The first thing we should ask is what are the dollar amounts we are talking about. Very often, amounts shown on Form W-2 are slightly different than amounts reported on the final paystub of the year. That's because the W-2 might have adjustments in taxable income or tax-free benefits. Eva Rosenberg recently discussed various reasons why W-2 amounts might be different in her article: W-2 Goof.
This doesn't sound like a normal accounting discrepancy. It sounds like the employer is trying to hide W2 income from the IRS. That's not a good thing. In fact, the IRS would love to hear about it.
You should contact the Internal Revenue Service to file a complaint. The IRS will investigate the matter directly with your employer. You can call the IRS toll-free at 1-800-829-1040.
There may be an easier way to solve the problem. According to IRS spokesperson Jesse Weller, "When a former employer has gone bankrupt it is sometimes possible for the employee to follow up directly with the bankruptcy court. This would be done to have the bankruptcy trustee provide a corrected W-2 to the employee, rather than the employee having to use a substitute W-2 (Form 4852). If that isn't possible, then [filing Form] 4852 is the best option."
So here's what I suggest you do. Contact the Bankruptcy Court in your area. Call the court, and ask how you can contact the trustee overseeing the bankruptcy case for your previous employer. Contact the trustee and explain the situation.
If that doesn't work out, follow the instructions found on the IRS Web site for reporting an incorrect W-2. (Scroll down to the question, "I received an incorrect W-2 form.") You will need to report what you think was the correct amount of pay using IRS Form 4852, Substitute for Form W-2. Here's the link to download the form as a PDF document. You will need to use your paystubs when using this form.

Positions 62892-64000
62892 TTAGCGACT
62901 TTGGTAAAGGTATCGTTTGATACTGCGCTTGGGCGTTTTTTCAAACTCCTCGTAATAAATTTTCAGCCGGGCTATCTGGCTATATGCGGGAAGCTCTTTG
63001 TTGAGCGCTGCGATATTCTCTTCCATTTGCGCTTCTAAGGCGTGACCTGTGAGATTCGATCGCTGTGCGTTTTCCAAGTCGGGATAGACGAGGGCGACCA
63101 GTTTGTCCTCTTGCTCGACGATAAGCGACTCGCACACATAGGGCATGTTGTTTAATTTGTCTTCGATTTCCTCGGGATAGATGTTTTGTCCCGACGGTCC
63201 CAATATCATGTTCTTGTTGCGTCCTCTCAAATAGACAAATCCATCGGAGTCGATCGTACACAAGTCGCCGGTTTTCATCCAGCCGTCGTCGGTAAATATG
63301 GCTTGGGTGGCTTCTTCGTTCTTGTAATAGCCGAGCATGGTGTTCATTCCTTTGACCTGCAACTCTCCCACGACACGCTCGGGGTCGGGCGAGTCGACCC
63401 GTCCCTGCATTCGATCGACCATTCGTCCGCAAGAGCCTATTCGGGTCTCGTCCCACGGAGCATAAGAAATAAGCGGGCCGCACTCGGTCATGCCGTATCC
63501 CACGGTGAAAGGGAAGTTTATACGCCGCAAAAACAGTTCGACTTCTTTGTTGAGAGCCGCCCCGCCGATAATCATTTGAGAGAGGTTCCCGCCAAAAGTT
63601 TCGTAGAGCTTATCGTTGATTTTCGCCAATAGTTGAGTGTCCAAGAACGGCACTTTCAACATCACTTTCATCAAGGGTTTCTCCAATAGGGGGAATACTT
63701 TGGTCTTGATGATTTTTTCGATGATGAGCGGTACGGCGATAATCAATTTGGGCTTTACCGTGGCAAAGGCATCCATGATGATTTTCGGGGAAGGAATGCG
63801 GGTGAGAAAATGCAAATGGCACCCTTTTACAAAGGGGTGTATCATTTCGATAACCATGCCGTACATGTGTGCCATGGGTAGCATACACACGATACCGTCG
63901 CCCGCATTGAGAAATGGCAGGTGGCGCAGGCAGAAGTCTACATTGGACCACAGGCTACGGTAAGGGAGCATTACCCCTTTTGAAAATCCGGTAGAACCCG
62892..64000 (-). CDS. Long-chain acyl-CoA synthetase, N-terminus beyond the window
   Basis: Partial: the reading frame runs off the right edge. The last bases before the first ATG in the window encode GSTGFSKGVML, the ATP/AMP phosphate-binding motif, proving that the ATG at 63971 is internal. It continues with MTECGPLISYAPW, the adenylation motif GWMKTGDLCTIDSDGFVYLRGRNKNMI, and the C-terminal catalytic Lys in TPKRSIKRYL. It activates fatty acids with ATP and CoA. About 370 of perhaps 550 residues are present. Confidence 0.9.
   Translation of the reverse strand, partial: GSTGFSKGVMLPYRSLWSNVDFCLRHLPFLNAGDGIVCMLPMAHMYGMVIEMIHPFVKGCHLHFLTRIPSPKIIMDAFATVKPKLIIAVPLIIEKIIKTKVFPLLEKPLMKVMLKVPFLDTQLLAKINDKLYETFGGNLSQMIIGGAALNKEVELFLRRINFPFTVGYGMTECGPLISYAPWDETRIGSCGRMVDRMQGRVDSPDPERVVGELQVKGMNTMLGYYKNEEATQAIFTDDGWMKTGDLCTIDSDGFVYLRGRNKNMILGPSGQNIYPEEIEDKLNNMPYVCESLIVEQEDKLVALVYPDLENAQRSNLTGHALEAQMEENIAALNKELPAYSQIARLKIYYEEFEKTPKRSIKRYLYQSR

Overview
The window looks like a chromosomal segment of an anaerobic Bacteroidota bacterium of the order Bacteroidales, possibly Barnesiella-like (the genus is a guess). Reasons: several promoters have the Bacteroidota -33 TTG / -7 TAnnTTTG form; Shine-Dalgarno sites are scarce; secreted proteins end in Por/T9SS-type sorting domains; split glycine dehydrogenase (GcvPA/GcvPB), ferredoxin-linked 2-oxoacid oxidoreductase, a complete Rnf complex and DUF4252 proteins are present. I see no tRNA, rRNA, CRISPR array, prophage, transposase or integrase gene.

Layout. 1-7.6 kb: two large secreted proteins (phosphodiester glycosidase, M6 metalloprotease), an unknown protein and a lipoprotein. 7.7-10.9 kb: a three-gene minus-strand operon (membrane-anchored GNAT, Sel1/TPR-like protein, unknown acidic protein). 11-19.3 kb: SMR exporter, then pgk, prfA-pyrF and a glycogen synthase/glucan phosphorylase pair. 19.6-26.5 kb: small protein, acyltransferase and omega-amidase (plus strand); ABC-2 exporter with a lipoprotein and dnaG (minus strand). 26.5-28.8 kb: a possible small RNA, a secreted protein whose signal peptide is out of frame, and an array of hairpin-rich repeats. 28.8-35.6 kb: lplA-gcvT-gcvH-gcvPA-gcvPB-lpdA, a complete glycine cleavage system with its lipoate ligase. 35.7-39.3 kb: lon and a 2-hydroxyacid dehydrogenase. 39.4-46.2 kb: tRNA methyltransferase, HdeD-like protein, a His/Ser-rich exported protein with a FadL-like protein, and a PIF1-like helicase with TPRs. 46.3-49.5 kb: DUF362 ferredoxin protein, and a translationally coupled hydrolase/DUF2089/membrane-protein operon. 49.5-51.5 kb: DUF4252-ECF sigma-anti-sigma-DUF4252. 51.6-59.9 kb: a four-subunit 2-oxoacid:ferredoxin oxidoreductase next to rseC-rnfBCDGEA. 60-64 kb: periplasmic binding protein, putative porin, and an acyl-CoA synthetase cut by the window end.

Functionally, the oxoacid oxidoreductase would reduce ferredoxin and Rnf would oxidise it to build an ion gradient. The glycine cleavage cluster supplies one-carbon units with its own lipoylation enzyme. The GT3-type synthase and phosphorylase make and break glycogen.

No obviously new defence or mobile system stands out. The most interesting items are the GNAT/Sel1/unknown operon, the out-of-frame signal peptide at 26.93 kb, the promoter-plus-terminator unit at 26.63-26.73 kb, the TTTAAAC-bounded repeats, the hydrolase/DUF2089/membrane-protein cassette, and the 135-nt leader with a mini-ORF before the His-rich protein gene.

Be aware, the IRS might take longer to process your tax return. The Service will verify the amounts on Form 4852, and contact you with any questions.
Because this is an unusual tax situation, you may want to find an accountant to help you. You should be looking for an enrolled agent, certified public accountant, or tax attorney. These are the only professionals who can talk to the IRS on your behalf without you being physically present.
Preparing an accurate tax return can be tough, and the IRS will be willing to help you investigate this matter. "I applaud the questioner for wanting to do the right thing and file an accurate return even though it may not be to his or her benefit," said Jesse Weller. The IRS does take notice of taxpayers doing the right thing, and often IRS agents will go out of their way to provide valuable help. But you will need to help the IRS too. Keep copies of your paystubs in a safe place. That way, you can quickly provide the IRS with any additional information they would need to complete their investigation.